1. Preheat the oven to 350 degrees, and butter a 9x13 glass baking dish. 
  2. Rinse the rhubarb, cut the stalks in half to shorten them, and cut each half into quarters, lengthwise. Make 1/4-inch slices across the quarters. In your baking dish, combine the rhubarb slices with whole berries, or chopped apples or pears. 
  3. Add maple syrup or sugar to the fruit, as well as the spices, vanilla, and cornstarch, if you're using it. Stir well with your (clean!) hands, or with a spoon or spatula, until all items are evenly distributed. 
  4. In a bowl, combine the oats, butter, sugar, cinnamon and salt. Squish it all together with your hands, or do it the hard way and use a wooden spoon. Taste a little...does it need more salt, sugar, or cinnamon? 
  5. Sprinkle the oat topping over the fruit.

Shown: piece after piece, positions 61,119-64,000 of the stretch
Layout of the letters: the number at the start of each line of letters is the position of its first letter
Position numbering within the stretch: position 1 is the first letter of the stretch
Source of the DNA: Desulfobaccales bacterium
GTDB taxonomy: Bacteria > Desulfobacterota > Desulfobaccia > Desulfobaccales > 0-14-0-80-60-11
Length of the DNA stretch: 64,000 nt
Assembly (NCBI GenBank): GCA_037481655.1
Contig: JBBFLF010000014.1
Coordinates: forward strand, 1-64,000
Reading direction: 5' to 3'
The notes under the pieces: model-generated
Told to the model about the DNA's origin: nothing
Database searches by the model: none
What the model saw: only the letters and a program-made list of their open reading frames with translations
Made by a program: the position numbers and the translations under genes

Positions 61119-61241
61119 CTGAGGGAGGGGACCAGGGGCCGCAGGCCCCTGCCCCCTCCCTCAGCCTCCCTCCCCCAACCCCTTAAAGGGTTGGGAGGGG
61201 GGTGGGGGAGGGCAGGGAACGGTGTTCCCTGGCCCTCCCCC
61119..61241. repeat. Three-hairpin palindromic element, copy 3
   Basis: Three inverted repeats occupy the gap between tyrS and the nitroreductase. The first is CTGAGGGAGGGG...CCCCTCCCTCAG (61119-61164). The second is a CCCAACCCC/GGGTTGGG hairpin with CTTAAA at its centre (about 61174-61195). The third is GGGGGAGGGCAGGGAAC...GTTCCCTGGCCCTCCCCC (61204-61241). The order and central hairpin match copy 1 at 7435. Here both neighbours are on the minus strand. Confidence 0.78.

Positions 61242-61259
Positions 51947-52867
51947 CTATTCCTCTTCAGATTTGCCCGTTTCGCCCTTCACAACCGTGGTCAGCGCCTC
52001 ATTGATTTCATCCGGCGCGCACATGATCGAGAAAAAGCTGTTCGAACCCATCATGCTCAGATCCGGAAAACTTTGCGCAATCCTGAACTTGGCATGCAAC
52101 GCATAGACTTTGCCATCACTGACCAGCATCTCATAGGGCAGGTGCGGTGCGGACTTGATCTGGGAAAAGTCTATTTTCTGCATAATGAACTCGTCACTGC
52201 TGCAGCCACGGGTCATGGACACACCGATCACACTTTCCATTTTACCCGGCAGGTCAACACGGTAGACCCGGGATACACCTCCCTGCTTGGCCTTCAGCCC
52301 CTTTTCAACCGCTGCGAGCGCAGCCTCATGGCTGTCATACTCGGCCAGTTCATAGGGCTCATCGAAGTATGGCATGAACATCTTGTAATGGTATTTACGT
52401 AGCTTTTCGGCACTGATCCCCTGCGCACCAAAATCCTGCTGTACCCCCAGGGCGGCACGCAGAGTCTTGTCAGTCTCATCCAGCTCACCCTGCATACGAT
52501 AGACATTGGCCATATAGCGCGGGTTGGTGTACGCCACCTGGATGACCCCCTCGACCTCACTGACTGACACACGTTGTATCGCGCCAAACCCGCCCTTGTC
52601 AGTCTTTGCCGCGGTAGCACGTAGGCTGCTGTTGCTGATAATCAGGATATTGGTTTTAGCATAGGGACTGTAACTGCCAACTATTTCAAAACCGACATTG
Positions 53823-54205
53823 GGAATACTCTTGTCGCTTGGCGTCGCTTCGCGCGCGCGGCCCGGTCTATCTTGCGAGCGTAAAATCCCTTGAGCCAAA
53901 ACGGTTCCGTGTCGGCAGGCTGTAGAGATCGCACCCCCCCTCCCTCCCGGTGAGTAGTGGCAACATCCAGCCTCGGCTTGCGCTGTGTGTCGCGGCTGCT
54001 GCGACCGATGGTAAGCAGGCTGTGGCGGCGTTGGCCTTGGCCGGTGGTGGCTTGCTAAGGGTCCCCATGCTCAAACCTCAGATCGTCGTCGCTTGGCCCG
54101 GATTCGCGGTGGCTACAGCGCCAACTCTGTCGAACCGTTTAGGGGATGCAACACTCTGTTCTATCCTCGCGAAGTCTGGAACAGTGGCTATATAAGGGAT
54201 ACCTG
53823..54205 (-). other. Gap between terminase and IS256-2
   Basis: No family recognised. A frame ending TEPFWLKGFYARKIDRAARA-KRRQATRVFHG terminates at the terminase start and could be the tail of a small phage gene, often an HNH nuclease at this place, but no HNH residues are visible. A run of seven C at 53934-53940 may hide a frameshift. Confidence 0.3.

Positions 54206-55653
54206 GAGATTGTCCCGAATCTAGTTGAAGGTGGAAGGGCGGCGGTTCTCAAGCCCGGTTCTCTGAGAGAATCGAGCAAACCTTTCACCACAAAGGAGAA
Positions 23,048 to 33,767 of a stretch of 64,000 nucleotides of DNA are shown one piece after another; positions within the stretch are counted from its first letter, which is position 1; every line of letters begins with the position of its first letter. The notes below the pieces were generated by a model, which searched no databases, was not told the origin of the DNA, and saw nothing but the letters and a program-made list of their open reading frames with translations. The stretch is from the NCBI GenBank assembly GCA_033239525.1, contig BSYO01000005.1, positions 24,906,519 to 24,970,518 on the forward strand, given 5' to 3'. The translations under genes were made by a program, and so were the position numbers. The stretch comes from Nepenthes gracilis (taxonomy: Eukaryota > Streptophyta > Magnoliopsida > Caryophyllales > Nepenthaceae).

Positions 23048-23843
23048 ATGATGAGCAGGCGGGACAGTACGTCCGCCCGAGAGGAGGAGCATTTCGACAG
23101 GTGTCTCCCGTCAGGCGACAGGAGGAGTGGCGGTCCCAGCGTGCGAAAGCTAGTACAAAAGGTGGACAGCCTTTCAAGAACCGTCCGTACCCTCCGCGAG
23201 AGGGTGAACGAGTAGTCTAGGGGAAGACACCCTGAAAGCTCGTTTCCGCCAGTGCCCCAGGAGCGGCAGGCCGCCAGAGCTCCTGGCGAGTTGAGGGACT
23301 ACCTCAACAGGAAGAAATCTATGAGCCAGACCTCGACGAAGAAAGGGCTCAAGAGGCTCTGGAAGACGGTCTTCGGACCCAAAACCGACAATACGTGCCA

6. Bake the crisp until the topping is golden brown, and the fruit is simmering when you open the oven. I like to check it after 30 minutes, but it may take 40.

Week of May 14, 2018

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In Our Baskets This Week

*Certified Organic  |  **100% Grassfed  |  Meet Our Producers

Vermont Vegetable Package

  • Red potatoes |  Deep Root/Samson Farm
  • European cucumber |  Deep Root/Ferme L'Abri
  • Butter Oyster Mushrooms*  |  Mousam Valley Mushrooms
  • Bok Choi*  |  Miskell's Premium Organics
  • Mesclun |  Jericho Settlers Farm/Unity Farm
  • Regular Size Only: Sunflower shoots*  |  Pitchfork Farm

Omnivore Package

The Omnivore Package includes the Vermont Vegetable Package above, plus...